## 1 Introduction

Nonlinear data-fitting problems are fundamental to many supervised learning tasks in signal processing and machine learning. Given training data consisting of

pairs of input features and desired outputs we wish to infer a function that best explains the training data. In this paper we focus on fitting Rectified Linear Units (ReLUs) to the data which are functions of the formA natural approach to fitting ReLUs to data is via minimizing the least-squares misfit aggregated over the data. This optimization problem takes the form

(1.1) |

with denoting a regularization function that encodes prior information on the weight vector.

Fitting nonlinear models such as ReLUs have a rich history in statistics and learning theory [11] with interesting new developments emerging [6] (we shall discuss all these results in greater detail in Section 4

). Most recently, nonlinear data fitting problems in the form of neural networks (a.k.a. deep learning) have emerged as powerful tools for automatically extracting interpretable and actionable information from raw forms of data, leading to striking breakthroughs in a multitude of applications

[12, 13, 4]. In these and many other empirical domains it is common to use local search heuristics such as gradient or stochastic gradient descent for nonlinear data fitting. These local search heuristics are surprisingly effective on real or randomly generated data. However, despite their empirical success the reasons for their effectiveness remains mysterious.

Focusing on fitting ReLUs, a-priori it is completely unclear why local search heuristics such as gradient descent should converge for problems of the form (1.1

), as not only the regularization function maybe nonconvex but also the loss function! Efficient fitting of ReLUs in this high-dimensional setting poses new challenges: When are the iterates able to escape local optima and saddle points and converge to global optima? How many samples do we need? How does the number of samples depend on the a-priori prior knowledge available about the weights? What regularizer is best suited to utilizing a particular form of prior knowledge? How many passes (or iterations) of the algorithm is required to get to an accurate solution? At the heart of answering these questions is the ability to predict convergence behavior/rate of (non)convex constrained optimization algorithms. In this paper we build up on a new framework developed by the author in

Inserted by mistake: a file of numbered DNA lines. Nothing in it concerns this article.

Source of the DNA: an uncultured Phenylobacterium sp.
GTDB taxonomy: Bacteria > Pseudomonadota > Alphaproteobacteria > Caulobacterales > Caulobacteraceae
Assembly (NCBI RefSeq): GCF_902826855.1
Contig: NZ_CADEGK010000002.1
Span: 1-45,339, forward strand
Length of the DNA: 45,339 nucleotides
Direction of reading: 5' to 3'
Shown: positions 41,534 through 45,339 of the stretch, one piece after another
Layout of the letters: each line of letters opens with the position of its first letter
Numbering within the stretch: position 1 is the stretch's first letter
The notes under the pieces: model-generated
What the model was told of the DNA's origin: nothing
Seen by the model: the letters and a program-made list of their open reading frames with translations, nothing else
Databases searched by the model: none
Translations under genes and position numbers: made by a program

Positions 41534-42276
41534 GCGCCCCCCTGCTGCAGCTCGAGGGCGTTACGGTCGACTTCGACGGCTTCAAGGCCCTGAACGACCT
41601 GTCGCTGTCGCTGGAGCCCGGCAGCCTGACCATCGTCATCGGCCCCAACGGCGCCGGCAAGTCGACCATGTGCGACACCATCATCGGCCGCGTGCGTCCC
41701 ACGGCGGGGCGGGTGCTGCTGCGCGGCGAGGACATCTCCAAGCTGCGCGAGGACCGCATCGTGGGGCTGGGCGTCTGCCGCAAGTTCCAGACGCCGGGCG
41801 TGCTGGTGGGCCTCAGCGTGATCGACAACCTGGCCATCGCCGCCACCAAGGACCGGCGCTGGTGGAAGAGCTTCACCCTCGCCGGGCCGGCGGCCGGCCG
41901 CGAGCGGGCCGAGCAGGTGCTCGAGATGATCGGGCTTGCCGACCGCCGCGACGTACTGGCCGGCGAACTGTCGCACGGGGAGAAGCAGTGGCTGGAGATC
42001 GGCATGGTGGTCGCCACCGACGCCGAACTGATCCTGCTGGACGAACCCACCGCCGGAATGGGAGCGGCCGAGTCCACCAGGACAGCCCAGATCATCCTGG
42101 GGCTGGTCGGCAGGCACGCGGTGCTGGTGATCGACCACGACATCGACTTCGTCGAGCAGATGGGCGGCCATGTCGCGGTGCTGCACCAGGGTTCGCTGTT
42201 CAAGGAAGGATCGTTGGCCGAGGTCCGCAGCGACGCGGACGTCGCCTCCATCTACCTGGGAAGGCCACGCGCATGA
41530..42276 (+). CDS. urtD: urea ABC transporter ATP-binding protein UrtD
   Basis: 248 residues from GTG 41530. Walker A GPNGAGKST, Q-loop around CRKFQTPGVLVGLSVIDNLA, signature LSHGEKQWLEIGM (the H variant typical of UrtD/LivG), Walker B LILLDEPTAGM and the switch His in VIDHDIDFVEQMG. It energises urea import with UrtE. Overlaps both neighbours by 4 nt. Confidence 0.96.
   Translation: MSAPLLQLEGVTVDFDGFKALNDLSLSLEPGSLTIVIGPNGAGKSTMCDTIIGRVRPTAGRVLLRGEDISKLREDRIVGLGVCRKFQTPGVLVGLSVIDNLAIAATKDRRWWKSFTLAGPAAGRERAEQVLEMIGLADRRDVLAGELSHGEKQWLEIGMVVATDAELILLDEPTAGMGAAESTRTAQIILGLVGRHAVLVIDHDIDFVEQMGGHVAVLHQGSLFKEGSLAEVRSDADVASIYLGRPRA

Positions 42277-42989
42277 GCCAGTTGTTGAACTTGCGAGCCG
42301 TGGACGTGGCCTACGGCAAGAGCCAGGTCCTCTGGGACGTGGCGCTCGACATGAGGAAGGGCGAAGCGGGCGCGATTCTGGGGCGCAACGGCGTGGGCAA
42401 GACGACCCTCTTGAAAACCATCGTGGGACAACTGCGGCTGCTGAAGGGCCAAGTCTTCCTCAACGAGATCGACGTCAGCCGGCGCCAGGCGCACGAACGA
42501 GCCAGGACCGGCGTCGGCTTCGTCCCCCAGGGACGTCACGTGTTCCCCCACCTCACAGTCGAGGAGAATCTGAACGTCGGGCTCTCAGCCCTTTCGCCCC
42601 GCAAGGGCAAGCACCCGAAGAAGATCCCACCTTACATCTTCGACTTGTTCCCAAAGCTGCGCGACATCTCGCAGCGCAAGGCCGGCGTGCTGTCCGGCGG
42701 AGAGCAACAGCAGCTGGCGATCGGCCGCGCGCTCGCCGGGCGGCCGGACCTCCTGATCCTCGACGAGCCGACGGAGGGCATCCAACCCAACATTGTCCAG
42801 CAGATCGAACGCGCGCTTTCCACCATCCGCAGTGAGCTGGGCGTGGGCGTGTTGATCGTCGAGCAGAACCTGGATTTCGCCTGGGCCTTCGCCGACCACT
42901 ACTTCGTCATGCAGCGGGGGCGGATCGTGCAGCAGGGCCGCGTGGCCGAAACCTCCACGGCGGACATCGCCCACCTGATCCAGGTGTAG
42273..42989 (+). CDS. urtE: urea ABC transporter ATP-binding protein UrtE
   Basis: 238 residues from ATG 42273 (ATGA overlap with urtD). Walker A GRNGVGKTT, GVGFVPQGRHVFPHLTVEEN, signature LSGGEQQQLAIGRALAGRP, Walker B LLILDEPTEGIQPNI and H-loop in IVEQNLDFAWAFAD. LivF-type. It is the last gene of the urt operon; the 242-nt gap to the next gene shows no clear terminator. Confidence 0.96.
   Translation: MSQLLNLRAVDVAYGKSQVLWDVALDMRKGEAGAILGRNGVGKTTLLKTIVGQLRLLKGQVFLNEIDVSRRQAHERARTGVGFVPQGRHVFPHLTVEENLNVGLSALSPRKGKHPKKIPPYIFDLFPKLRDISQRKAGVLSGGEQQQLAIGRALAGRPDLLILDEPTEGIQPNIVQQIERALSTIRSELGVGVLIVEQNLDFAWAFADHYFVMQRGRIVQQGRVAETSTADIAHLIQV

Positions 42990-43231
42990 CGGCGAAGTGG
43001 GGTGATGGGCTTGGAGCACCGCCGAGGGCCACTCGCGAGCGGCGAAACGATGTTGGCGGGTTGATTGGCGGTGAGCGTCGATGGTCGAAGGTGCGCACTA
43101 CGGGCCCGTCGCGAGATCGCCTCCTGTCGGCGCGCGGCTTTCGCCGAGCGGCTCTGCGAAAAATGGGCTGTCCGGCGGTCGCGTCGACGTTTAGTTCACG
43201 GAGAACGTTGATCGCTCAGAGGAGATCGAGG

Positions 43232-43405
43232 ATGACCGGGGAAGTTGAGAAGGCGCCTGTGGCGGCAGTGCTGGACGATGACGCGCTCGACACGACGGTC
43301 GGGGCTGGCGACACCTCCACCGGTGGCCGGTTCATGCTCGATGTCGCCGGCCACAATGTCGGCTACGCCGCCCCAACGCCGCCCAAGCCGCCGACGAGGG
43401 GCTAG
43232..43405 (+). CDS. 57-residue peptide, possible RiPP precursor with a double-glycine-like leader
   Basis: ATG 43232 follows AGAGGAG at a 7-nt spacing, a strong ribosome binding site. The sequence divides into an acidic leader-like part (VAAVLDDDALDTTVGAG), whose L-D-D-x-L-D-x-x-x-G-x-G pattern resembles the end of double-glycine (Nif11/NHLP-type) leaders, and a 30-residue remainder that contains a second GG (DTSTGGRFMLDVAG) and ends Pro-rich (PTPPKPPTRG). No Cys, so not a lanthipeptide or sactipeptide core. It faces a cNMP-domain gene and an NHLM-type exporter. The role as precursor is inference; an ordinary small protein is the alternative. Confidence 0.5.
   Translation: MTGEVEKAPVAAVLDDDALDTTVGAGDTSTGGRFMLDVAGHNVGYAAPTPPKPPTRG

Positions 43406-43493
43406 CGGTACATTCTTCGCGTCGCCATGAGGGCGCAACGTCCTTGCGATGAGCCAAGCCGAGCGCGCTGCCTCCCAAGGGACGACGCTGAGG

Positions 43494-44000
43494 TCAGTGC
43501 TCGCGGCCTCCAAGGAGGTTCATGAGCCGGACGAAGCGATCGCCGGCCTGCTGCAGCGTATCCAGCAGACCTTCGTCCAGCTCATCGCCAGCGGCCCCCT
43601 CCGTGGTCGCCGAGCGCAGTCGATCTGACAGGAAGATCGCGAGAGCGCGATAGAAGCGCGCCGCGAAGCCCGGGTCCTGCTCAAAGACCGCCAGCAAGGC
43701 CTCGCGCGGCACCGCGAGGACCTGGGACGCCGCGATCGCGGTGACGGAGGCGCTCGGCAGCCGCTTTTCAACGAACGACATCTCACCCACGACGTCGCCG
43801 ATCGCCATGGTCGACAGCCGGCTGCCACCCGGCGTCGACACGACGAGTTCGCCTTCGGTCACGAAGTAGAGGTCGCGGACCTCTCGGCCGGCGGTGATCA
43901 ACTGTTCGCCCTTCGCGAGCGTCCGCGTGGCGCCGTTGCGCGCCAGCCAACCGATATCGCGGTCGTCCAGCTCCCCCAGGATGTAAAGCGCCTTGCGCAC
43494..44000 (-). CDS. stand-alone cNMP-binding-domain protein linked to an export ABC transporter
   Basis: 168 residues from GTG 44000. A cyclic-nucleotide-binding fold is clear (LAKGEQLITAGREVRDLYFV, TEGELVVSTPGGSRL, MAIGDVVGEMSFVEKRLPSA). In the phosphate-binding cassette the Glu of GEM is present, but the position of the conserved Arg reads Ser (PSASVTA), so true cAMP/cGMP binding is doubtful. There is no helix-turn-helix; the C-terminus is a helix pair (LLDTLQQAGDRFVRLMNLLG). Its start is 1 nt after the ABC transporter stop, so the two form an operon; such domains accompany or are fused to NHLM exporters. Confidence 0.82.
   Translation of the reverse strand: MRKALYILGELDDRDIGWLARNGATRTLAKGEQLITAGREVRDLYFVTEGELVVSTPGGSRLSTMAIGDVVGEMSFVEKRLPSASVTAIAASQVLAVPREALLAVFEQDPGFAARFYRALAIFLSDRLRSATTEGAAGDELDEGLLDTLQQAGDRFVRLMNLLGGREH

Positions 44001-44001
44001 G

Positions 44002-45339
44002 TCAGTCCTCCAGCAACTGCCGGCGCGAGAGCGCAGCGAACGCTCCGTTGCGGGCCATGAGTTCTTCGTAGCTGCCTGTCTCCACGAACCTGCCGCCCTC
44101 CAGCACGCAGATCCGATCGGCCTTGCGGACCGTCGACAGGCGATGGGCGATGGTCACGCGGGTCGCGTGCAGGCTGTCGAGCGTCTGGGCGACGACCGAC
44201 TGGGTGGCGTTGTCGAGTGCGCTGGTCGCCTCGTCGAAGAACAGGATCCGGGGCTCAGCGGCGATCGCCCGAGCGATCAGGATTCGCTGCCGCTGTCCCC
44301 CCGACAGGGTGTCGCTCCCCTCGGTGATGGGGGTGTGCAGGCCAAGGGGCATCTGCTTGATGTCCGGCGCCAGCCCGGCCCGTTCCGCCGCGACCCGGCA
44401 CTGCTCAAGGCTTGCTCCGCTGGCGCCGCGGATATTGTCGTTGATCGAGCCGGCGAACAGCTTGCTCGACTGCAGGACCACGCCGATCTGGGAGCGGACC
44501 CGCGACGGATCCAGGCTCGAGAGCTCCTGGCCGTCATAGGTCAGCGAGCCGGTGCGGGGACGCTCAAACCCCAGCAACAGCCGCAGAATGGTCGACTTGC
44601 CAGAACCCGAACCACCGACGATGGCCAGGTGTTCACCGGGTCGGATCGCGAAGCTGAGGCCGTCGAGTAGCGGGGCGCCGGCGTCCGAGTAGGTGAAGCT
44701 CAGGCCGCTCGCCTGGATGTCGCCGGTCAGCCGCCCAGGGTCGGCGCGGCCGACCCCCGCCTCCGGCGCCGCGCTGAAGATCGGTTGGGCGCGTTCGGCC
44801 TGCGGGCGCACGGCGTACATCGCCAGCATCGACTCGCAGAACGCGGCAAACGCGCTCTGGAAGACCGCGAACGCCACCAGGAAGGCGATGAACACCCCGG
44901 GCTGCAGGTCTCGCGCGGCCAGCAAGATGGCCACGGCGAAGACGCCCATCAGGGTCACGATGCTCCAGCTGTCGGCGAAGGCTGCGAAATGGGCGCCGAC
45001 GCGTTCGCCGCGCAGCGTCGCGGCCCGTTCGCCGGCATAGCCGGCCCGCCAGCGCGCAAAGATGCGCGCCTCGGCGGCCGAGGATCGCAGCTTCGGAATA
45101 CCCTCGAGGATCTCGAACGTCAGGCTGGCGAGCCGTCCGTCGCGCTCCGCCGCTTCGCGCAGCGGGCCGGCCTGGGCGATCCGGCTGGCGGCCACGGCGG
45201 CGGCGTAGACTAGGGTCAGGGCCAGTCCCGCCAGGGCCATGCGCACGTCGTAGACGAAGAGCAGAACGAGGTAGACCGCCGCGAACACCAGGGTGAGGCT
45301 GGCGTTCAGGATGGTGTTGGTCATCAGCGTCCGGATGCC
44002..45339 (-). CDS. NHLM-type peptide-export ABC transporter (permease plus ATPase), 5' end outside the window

[17] for analyzing nonconvex optimization problems to address such challenges.## 2 Precise measures for statistical resources

We wish to characterize the rates of convergence for the projected gradient updates (3.2) as a function of the number of samples, the available prior knowledge and the choice of the regularizer. To make these connections precise and quantitative we need a few definitions. Naturally the required number of samples for reliable data fitting depends on how well the regularization function can capture the properties of the weight vector . For example, if we know that the weight vector is approximately sparse, naturally using an norm for the regularizer is superior to using an regularizer. To quantify this capability we first need a couple of standard definitions which we adapt from [14, 15, 17].

###### Definition 2.1 (Descent set and cone)

The *set of descent* of a function at a point is defined as

The *cone of descent* is defined as a closed cone that contains the descent set, i.e. . The *tangent cone* is the conic hull of the descent set. That is, the smallest closed cone obeying .